Meet Barbara Joy Whitehouse, known as Joy, whose life story seems to constitute a catalogue of misfortune.
The widow of a long-haul truck driver killed in a highway accident, she is a cancer survivor whose lung disease keeps her attached part-time to an oxygen tank. At 69, she resides in a mobile home near Salt Lake City and subsists on a modest Social Security payment and the cash she earns by recycling aluminum.
Whitehouse’s situation has been rendered particularly dire by the loss of the death benefits promised by her husband’s company. After four years of payments, the company went bankrupt and that obligation was erased, leaving Whitehouse penurious but still upbeat. “You put your pride in your pocket, and you learn to help yourself,” she says.
It is telling that Donald L. Barlett and James B. Steele, the ace investigative team that has won two Pulitzer Prizes and two National Magazine Awards, dedicate their latest book, The Betrayal of the American Dream, to Whitehouse’s memory. The dedication reveals the emotional heart of their enterprise: Not merely number-crunching chroniclers of middle-class decline, they are invested in the fate of the people who exemplify it.
Barlett and Steele’s preeminent talent is their knack for combining the micro and the macro. They look systemically at issues and policies, from the US tax code to healthcare. The questions they ask are both pragmatic (Does the system work?) and ideological (Who is benefiting, and at whose expense?). Their conclusions are buttressed by details gleaned from public records. But they also use the paper trail to track down the system’s apparent victims, people like Joy—the laid-off, the discarded, the pensionless, and the uninsured.
Now contributing editors at Vanity Fair, the two men have collaborated for an astonishing four decades, initially at The Philadelphia Inquirer (1971-1997) and then at Time magazine (1997-2006). Their stories have examined the growing economic divide between the rich and everyone else in America—Barlett and Steele were talking about “the top 1 percenters” well before Occupy Wall Street. This divide, they argue, is the product of government policies that favor big business and the wealthy. They write as crestfallen progressives, with faith in the power of the federal government to promote economic justice and dismay at how far short it has fallen of that goal.
The Betrayal of the American Dream, their eighth book, won’t seem revelatory to anyone who has been following the team’s reporting, reading Paul Krugman and David Cay Johnston, or watching MSNBC. The idea of an imperiled middle class—for some reason, hardly anyone talks about the poor anymore—has become commonplace in our political discourse. Here, Barlett and Steele lay out the factors responsible for middle-class decline—in effect, updating their iconic 1992 work, America: What Went Wrong? The new book is a useful addition to the debate, even if it doesn’t diagram convincingly just how to make things go right or how to truly reform a political system dependent on big money and susceptible to corporate lobbying.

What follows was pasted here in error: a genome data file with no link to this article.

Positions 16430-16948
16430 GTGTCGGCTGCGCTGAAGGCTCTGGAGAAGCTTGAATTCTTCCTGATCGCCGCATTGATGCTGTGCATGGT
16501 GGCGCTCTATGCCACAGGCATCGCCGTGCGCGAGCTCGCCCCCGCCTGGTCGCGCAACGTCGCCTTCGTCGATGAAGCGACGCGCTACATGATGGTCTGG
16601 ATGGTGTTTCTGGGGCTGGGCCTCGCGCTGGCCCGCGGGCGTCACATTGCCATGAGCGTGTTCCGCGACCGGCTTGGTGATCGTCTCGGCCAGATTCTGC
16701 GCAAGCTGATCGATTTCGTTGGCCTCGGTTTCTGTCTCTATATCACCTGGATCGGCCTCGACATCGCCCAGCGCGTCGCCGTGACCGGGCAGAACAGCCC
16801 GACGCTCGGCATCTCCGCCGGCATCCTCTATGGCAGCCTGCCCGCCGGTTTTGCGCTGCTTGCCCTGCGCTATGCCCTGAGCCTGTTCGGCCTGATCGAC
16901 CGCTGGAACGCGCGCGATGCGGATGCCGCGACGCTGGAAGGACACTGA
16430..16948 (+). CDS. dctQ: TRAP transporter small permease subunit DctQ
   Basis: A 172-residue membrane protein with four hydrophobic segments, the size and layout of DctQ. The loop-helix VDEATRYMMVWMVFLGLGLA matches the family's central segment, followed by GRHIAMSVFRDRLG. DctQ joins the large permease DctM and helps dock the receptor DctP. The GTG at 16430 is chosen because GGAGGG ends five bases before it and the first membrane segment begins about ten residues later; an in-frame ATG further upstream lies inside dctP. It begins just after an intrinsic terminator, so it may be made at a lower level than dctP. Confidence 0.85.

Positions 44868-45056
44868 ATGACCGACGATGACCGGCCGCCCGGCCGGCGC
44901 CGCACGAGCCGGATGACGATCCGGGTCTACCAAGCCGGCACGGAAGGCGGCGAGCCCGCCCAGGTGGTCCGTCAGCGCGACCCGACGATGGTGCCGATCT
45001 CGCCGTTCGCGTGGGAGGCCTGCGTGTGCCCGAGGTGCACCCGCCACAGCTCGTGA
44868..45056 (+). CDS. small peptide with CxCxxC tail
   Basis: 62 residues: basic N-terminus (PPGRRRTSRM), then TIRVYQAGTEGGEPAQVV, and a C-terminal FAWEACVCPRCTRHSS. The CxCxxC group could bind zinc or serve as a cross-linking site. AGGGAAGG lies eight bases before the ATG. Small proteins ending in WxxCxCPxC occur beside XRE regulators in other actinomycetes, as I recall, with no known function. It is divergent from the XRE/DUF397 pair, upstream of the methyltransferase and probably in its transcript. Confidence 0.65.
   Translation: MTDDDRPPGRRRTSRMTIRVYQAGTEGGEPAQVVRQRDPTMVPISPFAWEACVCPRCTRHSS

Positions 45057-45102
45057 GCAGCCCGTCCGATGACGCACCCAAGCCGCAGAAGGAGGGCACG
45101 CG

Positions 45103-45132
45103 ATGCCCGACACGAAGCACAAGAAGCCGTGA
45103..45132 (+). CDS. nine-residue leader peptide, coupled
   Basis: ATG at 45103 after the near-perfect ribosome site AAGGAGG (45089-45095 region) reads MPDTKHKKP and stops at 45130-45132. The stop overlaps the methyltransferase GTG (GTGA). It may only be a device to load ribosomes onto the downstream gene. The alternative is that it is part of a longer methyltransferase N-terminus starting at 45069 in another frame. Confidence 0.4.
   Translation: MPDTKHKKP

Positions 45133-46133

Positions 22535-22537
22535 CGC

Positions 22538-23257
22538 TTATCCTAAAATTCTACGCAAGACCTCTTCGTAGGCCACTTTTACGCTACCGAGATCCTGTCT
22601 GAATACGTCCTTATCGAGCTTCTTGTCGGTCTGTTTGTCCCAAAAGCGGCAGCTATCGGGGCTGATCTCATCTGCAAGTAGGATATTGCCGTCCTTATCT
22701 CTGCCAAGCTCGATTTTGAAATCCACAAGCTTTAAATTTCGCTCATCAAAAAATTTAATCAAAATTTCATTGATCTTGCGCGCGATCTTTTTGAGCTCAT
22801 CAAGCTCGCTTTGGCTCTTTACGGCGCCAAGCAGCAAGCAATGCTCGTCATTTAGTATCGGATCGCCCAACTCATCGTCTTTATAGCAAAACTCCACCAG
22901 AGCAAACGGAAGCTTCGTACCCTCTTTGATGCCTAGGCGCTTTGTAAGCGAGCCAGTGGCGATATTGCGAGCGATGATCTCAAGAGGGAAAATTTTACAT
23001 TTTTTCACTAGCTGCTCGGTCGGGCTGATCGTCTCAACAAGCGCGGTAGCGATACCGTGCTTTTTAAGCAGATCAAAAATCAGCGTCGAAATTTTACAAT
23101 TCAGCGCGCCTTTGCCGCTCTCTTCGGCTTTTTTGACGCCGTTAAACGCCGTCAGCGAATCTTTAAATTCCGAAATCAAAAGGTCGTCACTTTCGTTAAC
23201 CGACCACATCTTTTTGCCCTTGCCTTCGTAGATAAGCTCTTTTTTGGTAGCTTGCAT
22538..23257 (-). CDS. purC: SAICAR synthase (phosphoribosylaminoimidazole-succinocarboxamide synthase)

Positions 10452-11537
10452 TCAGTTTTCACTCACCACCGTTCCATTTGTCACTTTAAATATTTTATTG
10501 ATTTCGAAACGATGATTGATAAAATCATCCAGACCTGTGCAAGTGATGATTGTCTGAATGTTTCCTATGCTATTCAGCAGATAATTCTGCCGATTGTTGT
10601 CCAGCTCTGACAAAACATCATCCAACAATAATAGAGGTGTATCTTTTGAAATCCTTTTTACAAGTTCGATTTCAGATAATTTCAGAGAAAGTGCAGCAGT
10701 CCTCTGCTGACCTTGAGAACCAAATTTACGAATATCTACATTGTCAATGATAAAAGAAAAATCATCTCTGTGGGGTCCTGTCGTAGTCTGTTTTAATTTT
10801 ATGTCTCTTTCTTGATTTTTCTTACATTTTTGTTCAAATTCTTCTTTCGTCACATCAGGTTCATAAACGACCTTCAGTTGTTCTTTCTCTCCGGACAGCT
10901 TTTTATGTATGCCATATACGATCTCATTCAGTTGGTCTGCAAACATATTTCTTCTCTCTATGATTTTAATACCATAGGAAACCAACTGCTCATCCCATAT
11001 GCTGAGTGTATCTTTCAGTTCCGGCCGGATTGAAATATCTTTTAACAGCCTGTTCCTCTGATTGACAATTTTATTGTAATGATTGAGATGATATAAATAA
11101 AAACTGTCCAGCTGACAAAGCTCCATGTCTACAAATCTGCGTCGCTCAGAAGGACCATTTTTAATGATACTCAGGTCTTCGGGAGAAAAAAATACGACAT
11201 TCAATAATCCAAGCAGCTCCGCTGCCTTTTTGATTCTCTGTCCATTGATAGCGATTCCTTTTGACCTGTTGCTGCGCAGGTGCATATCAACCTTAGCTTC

America: What Went Wrong? expanded on an ambitious series that Barlett and Steele wrote for the Inquirer (where I was once their colleague). That series was, in turn, a follow-up to a riveting, Pulitzer-winning series on the Tax Reform Act of 1986, which showed how the revised tax code, sold as a move toward greater fairness, disproportionately benefited specific corporations and individuals. (Barlett and Steele have been mucking about in the thickets of the US tax system a very long time. They won their first Pulitzer, in 1975, for an examination of unequal enforcement by the Internal Revenue Service, and have since written two books on taxes.)
Though it also draws on stories of displaced middle-class workers, America: What Went Wrong? is dense with facts and figures. (Betrayal is a more accessible, less data-driven read.) But America does a masterful job of explaining how “the government rule book” of the 1980s promoted trade imbalances and hastened the destruction of American manufacturing; deprived workers of secure, well-paid jobs; helped dismantle the private pension system; and shifted the federal tax burden away from the wealthy by lowering both marginal rates and capital gains taxes. The book is a wide-ranging, painstakingly documented indictment—not just of business practices, but also of our democratically elected government. “Congress,” the authors write without equivocation, “has stood for the rich.”
Barlett and Steele make much of two relatively arcane features of the US tax code: the ability of businesses to reduce taxes by carrying net operating losses forward for several years, and by deducting interest payments on loans. They demonstrate how these tax breaks helped propel the merger-and-acquisition boom of the 1980s, and how the assumption of massive debt led to the contraction, and often destruction, of otherwise healthy companies.